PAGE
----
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It is on the basis of the answers to those questions, which I believe are absolutely crucial in terms of the intention of the House, that I shall decide whether to press the amendment to a Division. I beg to move.

Earl Russell: My Lords, my noble friend is quite right. On the first day of Committee on the Bill, the Minister entirely conceded the major premise on which my noble friend's amendment rests. The Minister said that it was quite impractical, before returning a person to another country, to gain an undertaking that that country would consider his claim. That was a very significant admission. It means that, when we return a person to another country which is not the country from which he came, we cannot be certain that that country will not again "billiard ball" return him, until he ends up back in the country from which he came. So for that reason, if for no other, my noble friend is quite right. It is whether he has been tortured in the country from which he comes and not whether he has been tortured in the country to which he is to go which is material.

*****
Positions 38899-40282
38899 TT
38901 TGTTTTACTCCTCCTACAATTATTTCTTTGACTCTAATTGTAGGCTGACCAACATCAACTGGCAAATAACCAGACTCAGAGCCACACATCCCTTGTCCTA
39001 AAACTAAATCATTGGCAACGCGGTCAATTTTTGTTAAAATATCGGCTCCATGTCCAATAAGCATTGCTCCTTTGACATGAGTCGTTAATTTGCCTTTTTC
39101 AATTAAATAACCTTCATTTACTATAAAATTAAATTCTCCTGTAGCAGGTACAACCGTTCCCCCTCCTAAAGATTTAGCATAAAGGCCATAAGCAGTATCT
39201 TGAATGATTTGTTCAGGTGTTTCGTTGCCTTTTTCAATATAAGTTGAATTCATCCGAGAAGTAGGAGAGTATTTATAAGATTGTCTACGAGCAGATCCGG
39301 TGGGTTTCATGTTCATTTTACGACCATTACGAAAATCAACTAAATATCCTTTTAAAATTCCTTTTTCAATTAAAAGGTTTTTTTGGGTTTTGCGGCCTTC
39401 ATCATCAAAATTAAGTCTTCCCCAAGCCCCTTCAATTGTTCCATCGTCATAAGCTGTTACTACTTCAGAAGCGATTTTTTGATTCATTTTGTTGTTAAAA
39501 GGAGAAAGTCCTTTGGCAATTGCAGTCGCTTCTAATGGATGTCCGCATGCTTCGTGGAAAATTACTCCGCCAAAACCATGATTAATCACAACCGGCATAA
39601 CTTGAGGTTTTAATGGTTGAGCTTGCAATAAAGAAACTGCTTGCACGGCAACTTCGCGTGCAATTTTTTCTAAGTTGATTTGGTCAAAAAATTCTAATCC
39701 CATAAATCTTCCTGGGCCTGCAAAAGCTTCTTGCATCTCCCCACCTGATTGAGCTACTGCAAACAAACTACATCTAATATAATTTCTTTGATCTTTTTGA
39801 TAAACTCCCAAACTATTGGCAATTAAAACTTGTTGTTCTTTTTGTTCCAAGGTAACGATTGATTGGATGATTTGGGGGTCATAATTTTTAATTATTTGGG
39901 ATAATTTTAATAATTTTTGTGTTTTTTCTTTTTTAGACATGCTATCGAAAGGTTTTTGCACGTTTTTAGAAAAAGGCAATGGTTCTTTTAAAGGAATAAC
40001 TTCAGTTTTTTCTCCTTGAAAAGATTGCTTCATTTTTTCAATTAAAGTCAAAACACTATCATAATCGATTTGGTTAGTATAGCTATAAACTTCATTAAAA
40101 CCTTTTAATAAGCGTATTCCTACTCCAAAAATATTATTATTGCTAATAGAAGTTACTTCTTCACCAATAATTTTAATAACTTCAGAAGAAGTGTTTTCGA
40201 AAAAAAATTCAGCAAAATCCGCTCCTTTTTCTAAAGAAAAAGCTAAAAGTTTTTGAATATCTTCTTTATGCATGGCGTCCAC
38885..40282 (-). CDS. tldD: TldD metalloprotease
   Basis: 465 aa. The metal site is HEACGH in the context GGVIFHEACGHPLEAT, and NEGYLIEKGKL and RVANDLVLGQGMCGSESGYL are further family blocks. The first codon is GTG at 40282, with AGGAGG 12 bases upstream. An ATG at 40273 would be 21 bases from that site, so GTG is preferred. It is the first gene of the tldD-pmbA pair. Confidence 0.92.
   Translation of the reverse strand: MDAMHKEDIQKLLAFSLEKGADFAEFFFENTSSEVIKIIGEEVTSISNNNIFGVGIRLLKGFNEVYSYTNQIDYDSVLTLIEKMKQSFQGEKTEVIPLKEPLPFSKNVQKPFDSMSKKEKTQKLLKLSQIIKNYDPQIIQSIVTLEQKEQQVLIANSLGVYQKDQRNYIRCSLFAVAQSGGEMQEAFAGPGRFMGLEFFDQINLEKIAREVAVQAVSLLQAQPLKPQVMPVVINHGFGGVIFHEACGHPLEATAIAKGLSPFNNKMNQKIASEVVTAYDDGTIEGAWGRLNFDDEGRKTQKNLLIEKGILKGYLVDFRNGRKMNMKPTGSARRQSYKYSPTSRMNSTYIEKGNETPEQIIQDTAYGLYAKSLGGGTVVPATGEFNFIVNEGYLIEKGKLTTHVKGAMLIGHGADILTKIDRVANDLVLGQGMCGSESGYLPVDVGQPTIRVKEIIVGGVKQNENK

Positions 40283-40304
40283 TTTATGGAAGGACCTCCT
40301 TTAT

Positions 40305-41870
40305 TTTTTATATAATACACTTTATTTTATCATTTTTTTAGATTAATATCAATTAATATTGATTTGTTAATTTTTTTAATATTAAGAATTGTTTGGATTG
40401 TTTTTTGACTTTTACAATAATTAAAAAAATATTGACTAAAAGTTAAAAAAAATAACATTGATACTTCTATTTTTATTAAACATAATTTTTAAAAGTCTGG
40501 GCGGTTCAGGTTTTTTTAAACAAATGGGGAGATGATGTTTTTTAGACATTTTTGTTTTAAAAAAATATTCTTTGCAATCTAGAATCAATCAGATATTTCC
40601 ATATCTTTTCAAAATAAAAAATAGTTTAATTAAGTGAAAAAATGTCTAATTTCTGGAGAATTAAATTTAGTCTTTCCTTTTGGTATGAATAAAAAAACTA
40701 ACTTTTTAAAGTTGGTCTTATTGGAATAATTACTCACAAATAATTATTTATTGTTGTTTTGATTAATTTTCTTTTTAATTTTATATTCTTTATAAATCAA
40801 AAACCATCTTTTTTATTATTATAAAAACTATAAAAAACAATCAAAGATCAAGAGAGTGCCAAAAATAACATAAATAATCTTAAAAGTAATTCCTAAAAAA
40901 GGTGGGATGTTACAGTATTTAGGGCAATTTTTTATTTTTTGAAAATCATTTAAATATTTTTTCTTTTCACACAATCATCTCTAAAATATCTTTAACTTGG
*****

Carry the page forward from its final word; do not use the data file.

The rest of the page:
I shall not detain the noble Baroness now with all the case law. She has heard it from me before. Although we disagreed profoundly at the beginning of the Bill on the significance of the judgment in ex parte Bostam by Mr. Justice Hidden, the noble Baroness on her own interpretation of that case concedes that such "billiard ball" returning to a third country may be possible. It has happened. That is all that the supporters of my noble friend's amendment need to prove. As I see it, one case would be enough. I have with me a great many more cases but I shall not detain the House with them.